• Sophie J. Bakri, MD
  • Audina Berrocal, MD
  • Antonio Capone, Jr., MD
  • Netan Choudhry, MD, FRCS-C
  • Thomas Ciulla, MD, MBA
  • Pravin U. Dugel, MD
  • Geoffrey G. Emerson, MD, PhD
  • K. Bailey Freund, MD
  • Roger A. Goldberg, MD, MBA
  • Darin R. Goldman, MD
  • Dilraj Grewal, MD
  • Larry Halperin, MD
  • Vi S. Hau, MD, PhD
  • Suber S. Huang, MD, MBA
  • G. Baker Hubbard, MD
  • Mark S. Humayun, MD, PhD
  • Talia R. Kaden, MD
  • Peter K. Kaiser, MD
  • M. Ali Khan, MD
  • Ivana K. Kim, MD, FASRS

  • Eleonora Lad, MD, PhD

  • Anat Loewenstein, MD
  • Mathew J. MacCumber, MD, PhD
  • Maya Maloney, MD
  • Timothy G. Murray, MD, MBA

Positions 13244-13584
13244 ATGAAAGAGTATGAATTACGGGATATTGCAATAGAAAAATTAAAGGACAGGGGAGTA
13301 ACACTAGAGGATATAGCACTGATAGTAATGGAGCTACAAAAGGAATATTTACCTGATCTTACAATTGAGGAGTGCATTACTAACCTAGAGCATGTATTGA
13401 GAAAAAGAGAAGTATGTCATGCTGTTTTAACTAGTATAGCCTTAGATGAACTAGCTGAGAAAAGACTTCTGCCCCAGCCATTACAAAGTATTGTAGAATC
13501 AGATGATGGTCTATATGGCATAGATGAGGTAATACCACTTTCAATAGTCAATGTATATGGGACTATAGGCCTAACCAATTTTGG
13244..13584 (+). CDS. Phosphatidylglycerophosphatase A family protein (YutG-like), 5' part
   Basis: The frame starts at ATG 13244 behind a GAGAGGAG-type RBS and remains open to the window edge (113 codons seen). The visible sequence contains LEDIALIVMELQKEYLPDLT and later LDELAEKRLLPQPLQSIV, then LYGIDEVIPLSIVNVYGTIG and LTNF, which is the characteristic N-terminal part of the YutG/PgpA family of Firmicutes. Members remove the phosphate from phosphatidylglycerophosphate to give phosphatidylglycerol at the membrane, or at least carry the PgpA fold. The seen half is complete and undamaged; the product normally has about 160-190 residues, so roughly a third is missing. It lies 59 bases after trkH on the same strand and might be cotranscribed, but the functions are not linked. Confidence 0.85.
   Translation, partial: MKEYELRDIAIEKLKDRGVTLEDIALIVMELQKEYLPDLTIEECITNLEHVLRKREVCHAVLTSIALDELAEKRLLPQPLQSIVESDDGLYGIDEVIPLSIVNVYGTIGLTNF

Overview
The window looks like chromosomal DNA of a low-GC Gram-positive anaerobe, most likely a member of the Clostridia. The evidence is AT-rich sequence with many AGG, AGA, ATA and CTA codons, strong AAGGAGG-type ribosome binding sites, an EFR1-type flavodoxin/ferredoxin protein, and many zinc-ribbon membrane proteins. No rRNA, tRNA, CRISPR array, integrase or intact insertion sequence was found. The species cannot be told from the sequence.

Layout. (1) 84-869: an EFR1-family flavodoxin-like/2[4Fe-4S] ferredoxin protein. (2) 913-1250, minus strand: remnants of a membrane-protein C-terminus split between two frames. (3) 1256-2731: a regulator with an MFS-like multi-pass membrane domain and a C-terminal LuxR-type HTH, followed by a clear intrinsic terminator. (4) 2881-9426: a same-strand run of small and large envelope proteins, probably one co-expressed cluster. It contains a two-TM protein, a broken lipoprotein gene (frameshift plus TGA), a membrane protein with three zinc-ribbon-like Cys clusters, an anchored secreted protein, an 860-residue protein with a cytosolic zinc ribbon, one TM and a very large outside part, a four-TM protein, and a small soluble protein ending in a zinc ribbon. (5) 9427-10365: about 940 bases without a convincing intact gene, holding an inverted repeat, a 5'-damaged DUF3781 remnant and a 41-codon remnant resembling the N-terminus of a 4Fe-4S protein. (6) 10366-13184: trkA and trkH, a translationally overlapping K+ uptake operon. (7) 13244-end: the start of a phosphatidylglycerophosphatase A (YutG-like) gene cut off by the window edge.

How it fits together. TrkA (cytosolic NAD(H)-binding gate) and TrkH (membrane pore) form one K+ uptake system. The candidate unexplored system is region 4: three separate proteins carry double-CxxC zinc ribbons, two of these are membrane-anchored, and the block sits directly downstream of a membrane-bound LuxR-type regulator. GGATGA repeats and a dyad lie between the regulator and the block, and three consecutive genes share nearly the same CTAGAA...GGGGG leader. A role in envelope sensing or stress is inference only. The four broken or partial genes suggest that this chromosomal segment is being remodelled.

• Hossein Nazari, MD
  • Oded Ohana, MD, MBA
  • Jonathan L. Prenner, MD
  • Gilad Rabina, MD
  • Carl D. Regillo, MD, FACS
  • Naryan Sabherwal, MD
  • Sherveen Salek, MD
  • Andrew P. Schachat, MD
  • Adrienne W. Scott, MD 
  • Michael Seider, MD
  • Janet S. Sunness, MD
  • Eduardo Uchiyama, MD
  • Allen Z. Verne, MD
  • Christina Y. Weng, MD, MBA
  • Yoshihiro Yonekawa, MD


John T. Thompson, MD


  • J. Fernando Arevalo, MD, PhD
  • Gabriela Lopezcarasa Hernandez, MD
  • Andres Lisker, MD
  • Virgilio Morales-Canton, MD


  • Albert Li, MD


Tim Hengst